But, isn't hacking bad?
To an outsider, basically anyone who isn't involved in software development in any way, "hacking" has a negative connotation. When I told my family that I was heading up to Redmond for the weekend to participate in a hackathon, they assumed that I was involved in some sort of Spy vs. Spy competition. However, in this context, hacking is a good thing, and can actually help a lot of people as a result.
From November 6 - 8, I spent the weekend within the storied "Garage" on the Microsoft campus, working on the Humanitarian Toolbox allReady web application alongside fellow App vNext gurus, Bill Wagner, Steve Strong, and Carl Franklin, as well as about 20 other very smart people from around the world. The intent of the hackathon was to rapidly work through issues and feature requests as a tight-knit team in order to prepare the allReady website for use by the Red Cross team by the end of the month. The experience was unlike any I've ever encountered, and left me both exhausted and proud of what we accomplished.
What is Humanitarian Toolbox?
Humanitarian Toolbox fulfills a need that is near and dear to my heart. Many humanitarian organizations receive donations of many kinds, from monetary to material contributions, but too often an important aspect of mobilizing the organization's efforts to apply those donations to those in need is overlooked: quality software. To address this issue, Humanitarian Toolbox was formed by Richard Campbell and Bill Wagner to provide a suite of free and open source software that helps enable these organizations to be more effective, by working directly with these organizations in order to ensure that a detailed analysis of their business procedures is conducted and translated to effective software that can meet their needs.
Why am I involved?
I have no traditional skills such as woodworking, plumbing, mechanical, or others that are typically useful when volunteering. By volunteering my time to work on an open source project that helps people in need, I can actually use the skills that I've honed almost every day of my career, using the tools and technology in which I am proficient, and help make a bigger impact than I otherwise could. Humanitarian Toolbox helps me do this, and it is so easy to get involved. Just visit the GitHub repo, fork the project, and start coding!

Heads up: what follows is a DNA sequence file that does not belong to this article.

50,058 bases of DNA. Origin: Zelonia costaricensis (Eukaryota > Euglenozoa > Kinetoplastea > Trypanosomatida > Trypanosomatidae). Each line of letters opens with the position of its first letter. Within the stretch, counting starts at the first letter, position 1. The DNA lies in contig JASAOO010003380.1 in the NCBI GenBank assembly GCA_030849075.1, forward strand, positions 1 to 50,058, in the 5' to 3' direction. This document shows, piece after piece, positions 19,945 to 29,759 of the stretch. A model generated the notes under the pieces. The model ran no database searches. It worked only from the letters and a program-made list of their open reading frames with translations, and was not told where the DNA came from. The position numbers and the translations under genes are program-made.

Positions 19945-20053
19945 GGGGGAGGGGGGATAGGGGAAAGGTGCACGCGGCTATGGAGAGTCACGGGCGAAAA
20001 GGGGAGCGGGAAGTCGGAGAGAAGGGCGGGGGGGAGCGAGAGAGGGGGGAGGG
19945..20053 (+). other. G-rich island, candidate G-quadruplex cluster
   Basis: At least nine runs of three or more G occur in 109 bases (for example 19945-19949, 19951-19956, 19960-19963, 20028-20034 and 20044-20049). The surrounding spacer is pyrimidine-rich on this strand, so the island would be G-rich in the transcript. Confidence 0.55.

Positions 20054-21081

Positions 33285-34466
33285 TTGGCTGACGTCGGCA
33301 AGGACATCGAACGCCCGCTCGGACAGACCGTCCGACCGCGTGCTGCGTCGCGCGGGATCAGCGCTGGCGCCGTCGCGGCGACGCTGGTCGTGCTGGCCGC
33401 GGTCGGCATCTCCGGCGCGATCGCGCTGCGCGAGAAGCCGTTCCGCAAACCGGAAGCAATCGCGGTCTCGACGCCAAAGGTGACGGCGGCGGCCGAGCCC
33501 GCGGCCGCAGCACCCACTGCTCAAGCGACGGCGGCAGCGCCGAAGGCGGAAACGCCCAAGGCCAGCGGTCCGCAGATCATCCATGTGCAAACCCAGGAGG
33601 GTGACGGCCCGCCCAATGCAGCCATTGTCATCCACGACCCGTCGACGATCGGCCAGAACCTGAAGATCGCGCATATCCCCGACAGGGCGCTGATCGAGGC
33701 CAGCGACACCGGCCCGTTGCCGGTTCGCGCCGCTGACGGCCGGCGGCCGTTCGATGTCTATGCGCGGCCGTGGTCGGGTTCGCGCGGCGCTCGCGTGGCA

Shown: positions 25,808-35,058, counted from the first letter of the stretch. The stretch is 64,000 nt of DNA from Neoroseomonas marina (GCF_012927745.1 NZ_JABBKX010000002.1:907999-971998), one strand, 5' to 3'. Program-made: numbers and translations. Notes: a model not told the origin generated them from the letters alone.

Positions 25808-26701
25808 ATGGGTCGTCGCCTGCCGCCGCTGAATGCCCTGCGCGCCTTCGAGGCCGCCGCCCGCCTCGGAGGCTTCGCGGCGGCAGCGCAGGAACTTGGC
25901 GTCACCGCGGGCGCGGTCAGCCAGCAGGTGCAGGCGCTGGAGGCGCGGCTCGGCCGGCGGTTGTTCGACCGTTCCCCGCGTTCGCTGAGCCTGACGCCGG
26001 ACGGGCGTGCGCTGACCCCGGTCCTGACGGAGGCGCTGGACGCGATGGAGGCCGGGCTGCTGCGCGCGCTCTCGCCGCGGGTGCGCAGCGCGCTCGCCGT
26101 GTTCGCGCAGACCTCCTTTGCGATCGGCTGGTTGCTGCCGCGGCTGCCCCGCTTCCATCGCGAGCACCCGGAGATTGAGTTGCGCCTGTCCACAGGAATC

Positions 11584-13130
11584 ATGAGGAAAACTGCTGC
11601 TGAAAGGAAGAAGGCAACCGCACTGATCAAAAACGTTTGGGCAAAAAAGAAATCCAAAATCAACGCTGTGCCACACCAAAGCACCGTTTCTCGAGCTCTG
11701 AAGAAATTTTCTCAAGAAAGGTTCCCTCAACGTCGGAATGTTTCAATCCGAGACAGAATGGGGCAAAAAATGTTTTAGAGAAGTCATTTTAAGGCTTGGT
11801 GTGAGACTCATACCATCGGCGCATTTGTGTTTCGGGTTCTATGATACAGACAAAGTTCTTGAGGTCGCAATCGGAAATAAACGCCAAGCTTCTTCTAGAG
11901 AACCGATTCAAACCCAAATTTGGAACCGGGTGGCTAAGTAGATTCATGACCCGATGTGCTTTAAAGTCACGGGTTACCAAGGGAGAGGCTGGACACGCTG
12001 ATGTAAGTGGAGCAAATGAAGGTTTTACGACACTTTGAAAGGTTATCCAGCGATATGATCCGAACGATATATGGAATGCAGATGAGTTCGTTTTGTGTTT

"I have no traditional skills..."
If helping those in need isn't enough, consider the following: this is your opportunity to work alongside some of the best developers in the world, on top of the newest technology that is going to be used for the next several years, at a minimum. It's a great learning experience, not only for the technology involved, but also if you're like me and haven't ever contributed to an open source project before.
The tech... it's all new and shiny!
We're not talking about cutting edge, we're talking bleeding edge. When I joined the allReady team in early October, we were using the ASP.NET 5 beta 6 version, and now we're on beta 8. Talk about a great opportunity to get a jump start on the next version, while benefiting from having some of the ASP.NET team involved in the project! Here's a rundown on the tech, and it's impressive:
- ASP.NET 5
- Entity Framework 7
- MVC 6
- Azure Web and Storage
- SendGrid and Twilio
- AutoFac for IoC
How do you get involved?
Jumping in is as simple as following these steps:
- Fork the allReady repo on GitHub
- Check out the open issues. If you're interested in taking one on, just say so in the comments!
- Keep up with what HTBox is doing by following them on Twitter
Now that allReady is in preview mode, with actual users testing it daily, there are new issues being logged on a daily basis. No matter where you are in your career, there are tasks that you can take on to help keep up the amazing momentum of this and future HTBox projects.
Now, go write some code! :)